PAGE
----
First, the police got help form the National Guard (who have again been set upon protesters of police brutality in 2020) and they showed up ready to do what, as we’ve seen, police always do: escalate things, beat people, and arrest.
Of the gear that they brought with them, they even brought a surface-to-air missile launcher! This author isn’t really sure what they expected to happen that they would need such a thing, but they were decked out and ready to go.
As protesters gathered to pray, journalist Erin Shrode was shot with rubber bullets. Drones were shot down to prevent protesters from documenting what the police were doing. Activists were kept in makeshift cages, Native Americans being marked with numbers on their skin.
Barrack Obama, who just two years earlier had promised to uphold treaty obligations and be an ally to our indigenous populations, refused to get involved in the series of human rights abuses taking place just off of Sioux land. Any statements he made were vague and unencouraging.
It all seemed to come to a head on the Backwater Bridge on Highway 1806. On November 20, 2016, police used water canons to fire upon peaceful protesters in freezing temperatures. They also used tear gas, pepper spray, concussion grenades, and rubber bullets.
Hundreds were injured in the process of this police attack. Police maced protesters who were down on their knees in prayer, and Vanessa Dundan, a Navajo woman, was shot in the face by a tear gas canister, the retina in her right eye severing. One woman nearly had her arm completely blown off by a concussion grenade, prompting the mainstream media to finally take notice.
Unfortunately, the MSM had no journalists on the scene, so they simply reiterated whatever the police were telling them, and they were spinning some very blatant lies:
The police didn’t use concussion grenades, rather protesters creating homemade explosives and attacked the police! Those injuries were caused only by themselves!
Protesters are starting fires!
Yes, protesters did start fires, but it was to warm themselves, not to attack the police. The police started a few fires with their concussion grenades, but videos show protesters rushing to put out those fires.
Finally, a group calling themselves Veterans Stand with Standing Rock came onto the scene. 4,000 veterans turned up to stand with the Sioux, and what did the police have to say about that?
They’re recruiting veterans to try and trigger their PTSD so that they attack cops!
It sounds like I’m making it up, like this is something that South Park would do to satirize the event, but I’m not. This is literally what they said on air.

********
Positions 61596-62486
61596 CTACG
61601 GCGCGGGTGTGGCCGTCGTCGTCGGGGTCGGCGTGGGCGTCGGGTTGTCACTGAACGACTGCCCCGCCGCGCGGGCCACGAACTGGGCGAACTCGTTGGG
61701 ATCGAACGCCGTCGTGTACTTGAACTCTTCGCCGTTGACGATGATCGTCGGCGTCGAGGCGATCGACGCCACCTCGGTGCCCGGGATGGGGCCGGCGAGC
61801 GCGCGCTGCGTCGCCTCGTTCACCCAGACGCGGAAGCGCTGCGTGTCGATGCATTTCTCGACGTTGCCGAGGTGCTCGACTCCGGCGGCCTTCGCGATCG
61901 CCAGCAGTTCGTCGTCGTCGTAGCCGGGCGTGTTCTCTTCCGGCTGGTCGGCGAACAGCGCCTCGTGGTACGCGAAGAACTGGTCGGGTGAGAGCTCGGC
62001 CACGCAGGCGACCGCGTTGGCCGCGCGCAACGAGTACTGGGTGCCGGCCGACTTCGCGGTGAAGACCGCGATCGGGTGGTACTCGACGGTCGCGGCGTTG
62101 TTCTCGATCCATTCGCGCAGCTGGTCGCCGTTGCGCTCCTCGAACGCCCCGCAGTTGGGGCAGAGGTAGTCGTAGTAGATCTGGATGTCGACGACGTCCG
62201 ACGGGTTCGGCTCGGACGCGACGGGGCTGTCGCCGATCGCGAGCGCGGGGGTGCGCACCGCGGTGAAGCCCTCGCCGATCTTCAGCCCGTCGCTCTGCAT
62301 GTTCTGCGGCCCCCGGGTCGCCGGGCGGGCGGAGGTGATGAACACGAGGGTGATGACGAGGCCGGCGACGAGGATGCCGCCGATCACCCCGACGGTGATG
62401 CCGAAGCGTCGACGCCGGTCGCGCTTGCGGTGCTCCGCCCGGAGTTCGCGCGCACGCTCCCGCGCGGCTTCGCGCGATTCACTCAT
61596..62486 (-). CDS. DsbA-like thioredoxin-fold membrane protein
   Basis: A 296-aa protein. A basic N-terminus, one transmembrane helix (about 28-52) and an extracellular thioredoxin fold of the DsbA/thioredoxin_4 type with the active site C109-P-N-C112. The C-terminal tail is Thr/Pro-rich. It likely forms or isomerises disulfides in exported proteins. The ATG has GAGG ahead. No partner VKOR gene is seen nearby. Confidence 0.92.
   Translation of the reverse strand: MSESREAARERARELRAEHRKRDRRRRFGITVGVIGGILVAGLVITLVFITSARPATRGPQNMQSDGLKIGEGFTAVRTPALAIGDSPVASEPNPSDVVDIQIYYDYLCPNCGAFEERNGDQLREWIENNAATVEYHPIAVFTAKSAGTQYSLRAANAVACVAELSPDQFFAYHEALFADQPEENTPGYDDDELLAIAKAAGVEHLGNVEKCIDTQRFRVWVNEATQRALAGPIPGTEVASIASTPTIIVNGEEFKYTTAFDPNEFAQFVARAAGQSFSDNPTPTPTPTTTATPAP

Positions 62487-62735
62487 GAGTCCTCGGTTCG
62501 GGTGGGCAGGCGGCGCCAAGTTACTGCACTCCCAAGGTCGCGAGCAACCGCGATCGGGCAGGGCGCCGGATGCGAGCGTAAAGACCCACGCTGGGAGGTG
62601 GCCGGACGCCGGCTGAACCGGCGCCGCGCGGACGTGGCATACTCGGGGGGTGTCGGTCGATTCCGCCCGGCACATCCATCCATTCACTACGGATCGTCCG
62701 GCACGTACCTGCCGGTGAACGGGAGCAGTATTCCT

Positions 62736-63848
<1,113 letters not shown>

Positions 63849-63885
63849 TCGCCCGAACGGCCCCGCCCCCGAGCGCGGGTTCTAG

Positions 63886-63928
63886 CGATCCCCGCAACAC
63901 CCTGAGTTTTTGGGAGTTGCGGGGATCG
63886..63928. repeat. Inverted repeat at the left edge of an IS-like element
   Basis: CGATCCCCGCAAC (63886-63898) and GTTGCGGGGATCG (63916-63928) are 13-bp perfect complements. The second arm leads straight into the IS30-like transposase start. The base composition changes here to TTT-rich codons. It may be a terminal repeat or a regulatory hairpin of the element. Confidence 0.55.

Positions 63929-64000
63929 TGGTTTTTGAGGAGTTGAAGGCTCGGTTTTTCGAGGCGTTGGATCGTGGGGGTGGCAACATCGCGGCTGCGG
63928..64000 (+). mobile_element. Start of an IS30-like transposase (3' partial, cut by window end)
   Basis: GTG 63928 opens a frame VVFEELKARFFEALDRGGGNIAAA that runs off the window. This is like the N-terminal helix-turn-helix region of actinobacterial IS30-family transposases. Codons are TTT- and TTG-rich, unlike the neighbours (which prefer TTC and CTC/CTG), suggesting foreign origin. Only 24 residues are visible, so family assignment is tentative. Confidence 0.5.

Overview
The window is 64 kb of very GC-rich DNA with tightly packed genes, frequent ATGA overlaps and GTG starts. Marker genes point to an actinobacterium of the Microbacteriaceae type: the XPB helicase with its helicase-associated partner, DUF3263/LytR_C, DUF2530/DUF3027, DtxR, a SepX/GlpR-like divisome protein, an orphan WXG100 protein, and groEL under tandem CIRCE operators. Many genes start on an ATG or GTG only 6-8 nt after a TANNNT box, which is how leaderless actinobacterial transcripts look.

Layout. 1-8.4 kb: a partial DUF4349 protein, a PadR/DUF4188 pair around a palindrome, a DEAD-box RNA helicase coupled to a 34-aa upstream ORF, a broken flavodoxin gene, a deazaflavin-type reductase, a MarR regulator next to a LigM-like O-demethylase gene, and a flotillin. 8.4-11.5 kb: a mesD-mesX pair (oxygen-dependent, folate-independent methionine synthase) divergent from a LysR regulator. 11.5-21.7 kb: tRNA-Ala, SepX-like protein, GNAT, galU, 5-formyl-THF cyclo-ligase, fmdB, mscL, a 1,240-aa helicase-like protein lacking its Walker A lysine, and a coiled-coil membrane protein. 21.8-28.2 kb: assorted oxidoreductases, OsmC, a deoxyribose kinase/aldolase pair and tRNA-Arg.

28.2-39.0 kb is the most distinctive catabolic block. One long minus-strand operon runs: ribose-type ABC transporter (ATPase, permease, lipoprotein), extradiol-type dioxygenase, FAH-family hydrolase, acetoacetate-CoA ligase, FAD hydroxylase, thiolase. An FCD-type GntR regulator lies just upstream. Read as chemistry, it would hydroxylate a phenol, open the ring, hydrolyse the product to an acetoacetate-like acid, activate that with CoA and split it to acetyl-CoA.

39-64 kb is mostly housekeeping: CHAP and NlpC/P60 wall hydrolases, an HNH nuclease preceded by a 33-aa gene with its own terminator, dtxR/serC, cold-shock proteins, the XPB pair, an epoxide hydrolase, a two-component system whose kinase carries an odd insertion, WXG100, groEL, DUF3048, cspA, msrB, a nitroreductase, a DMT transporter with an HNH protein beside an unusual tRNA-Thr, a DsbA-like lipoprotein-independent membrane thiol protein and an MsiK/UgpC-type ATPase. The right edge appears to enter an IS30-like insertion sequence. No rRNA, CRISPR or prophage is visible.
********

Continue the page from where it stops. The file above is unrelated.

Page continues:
But remember, it’s just a few bad apples.
On May 25, 2020, Darnella Frazier pulled out her phone and recording an officer, Derek Chauvin, kneeling on the neck of George Floyd. Four other officers idly watched as the man repeated said, “I can’t breathe.” Minutes went by, Mr. Floyd eventually crying out for his deceased mother before dying.
While Minneapolis police were quick to point to George Floyd’s violent past, the crime he was accused of here was simply using a counterfeit $20 bill. He may not have even realized he had counterfeit money.
This isn’t the first time it’s happened, either. Eric Garner was also placed in a choke hold that killed him in July 2017.
And while racial profiling makes minorities a larger target for police, and judicial, abuse, a white man named Tony Timpa was killed in an eerily similar fashion to George Floyd in 2016. His crime? Calling the police to say he was having a psychotic break and needed help.
The death of George Floyd brought racial tensions to a boiling point, and Black Lives Matter, as well as anyone else concerned about the fact that police have been killing people and walking free for decades, to the streets in protest.
Going far beyond Minneapolis, which was quick to employ a curfew, the protests throughout America were faced with the same police brutality that plagued every event before. Tear gas, rubber bullets, and good old-fashioned beatings ensued. The National Guard was called out and peaceful protesters were treated like violent criminals, the police not caring to differential the protesters from the opportunistic looters attacking trucks and stores.
Taking a page from the suffragette’s playbook, a police department in Minneapolis burned to the ground — a powerful display of a fed-up populace.
There are too many incidents of violence to count here, but someone compiled a handy video:
Notice that they are targeting more than just protesters. The journalists and medics have also been targets of police brutality during this particular uprising.
Buffalo officers also shoved a 75-year-old man to the ground, sending him to the hospital with life-threatening injuries. The two officers were placed on unpaid suspension, prompting all 57 officers to resign from their duties.
But remember, it’s just a few bad apples.
A Handful of Individual Victims of Police Violence
George Floyd: I am unable to find the actual footage of his death, but George Floyd was a troubled man who came to Minneapolis to start a new life. Unfortunately, the police ended his.
Eric Garner: Unarmed and unable to defend himself, New York police placed him into a choke hold until he died. Here’s ABC News’ coverage.
Delma Towler: An 83-year-old woman from Altavista called the police to report a burglary. She fired a warning shot from her window, fearing for her home and safety, before leaving for a family member’s home for her own safety. She never got out of her hard, however, as police gunned her down. Prosecutors, who try to stay on the cops’ good side because they need them to testify for them, claimed the killing was justified.